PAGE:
11months have passed since the Tohoku Earthquake occurred on March 11, 2011. In coastal regions devastated by the resulting tsunami, the first stage of rubble removal and building cleanup has been completed. At first glance, it looks as if calm has returned to these areas. The problems that each person here is bearing such as shock and worry about the future will requre many long months and years to recover from.

 Many people are living each day burdened by their individual worries. These included people remembering family, friends, and loved ones lost right before their eyes in the tsunami, people worried about their employment for whom the prospects of their industry recovering look poor, people as yet unable to return to their homes out of fear, and people living in fear of radiation.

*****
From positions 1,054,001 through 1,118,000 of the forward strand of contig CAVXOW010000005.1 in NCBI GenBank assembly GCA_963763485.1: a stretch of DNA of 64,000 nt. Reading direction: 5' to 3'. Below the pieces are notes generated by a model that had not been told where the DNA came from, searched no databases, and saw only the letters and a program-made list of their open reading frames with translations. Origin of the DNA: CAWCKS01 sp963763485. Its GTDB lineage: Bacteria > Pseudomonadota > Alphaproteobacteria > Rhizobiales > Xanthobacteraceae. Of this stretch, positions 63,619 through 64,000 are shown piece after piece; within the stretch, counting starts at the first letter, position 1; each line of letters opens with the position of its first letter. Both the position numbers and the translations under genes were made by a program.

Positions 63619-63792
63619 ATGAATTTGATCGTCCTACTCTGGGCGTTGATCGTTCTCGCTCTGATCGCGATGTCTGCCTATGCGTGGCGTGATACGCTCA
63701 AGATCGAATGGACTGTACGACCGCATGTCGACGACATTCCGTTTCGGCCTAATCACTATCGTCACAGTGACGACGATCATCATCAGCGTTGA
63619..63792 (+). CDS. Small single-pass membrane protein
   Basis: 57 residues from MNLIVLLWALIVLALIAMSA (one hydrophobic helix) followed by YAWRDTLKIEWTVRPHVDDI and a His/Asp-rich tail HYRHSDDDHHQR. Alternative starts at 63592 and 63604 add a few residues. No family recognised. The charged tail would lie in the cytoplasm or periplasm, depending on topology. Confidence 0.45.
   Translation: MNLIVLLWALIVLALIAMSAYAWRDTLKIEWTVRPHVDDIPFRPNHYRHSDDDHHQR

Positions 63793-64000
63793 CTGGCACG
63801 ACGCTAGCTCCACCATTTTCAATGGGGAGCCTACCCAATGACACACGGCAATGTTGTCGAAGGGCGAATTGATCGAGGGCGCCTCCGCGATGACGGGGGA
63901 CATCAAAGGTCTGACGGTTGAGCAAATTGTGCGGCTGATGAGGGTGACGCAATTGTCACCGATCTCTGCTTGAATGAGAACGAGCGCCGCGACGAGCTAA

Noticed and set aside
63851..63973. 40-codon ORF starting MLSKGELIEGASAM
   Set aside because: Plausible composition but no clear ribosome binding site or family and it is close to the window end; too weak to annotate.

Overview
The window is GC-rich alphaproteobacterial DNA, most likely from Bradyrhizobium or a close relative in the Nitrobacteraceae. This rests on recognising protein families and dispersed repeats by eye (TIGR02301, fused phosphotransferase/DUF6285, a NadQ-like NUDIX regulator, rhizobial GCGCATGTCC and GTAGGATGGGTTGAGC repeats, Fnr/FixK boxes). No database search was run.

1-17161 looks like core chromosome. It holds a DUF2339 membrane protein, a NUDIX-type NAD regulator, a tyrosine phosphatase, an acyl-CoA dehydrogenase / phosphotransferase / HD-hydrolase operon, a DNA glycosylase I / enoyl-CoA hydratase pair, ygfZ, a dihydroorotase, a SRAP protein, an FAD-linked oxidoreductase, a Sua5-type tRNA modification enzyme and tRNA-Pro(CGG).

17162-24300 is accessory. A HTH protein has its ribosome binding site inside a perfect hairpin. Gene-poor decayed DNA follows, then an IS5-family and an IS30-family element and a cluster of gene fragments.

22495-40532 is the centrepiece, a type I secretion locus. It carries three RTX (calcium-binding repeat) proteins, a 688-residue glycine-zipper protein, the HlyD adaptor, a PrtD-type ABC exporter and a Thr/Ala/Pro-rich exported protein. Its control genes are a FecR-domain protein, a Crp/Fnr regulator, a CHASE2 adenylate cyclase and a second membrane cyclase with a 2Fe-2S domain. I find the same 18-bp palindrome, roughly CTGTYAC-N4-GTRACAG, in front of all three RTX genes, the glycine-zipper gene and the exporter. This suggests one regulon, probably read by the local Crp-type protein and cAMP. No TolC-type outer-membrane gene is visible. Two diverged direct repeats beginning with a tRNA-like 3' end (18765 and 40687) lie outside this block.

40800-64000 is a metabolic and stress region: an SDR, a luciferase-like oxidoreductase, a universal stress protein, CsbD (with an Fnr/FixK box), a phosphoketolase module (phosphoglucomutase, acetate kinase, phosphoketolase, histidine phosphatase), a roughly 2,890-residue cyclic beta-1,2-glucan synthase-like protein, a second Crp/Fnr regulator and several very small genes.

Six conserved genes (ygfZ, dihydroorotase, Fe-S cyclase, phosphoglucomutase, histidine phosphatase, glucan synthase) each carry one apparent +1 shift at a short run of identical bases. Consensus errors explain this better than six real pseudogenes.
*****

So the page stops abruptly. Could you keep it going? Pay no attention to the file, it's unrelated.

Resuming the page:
On the other hand, there are people striving to overcome these anxieties and somehow recover. In addition to conducting activities to prevent isolation and to provide mental care for disaster victims, Civic Force continues to provide support in various areas to support the revival of towns even more vital than they were before the earthquake by supporting urban development and industrial restoration, sources of vitality for people.

 In our 11th monthly report, we report on the start of the second session of the employee volunteer dispatch program and the resolution and start of the second project for the General Incorporated Foundation Tohoku Kyoeki Toshi Kikin. In addition, we will also explain the meaning of monitoring NPO partner projects.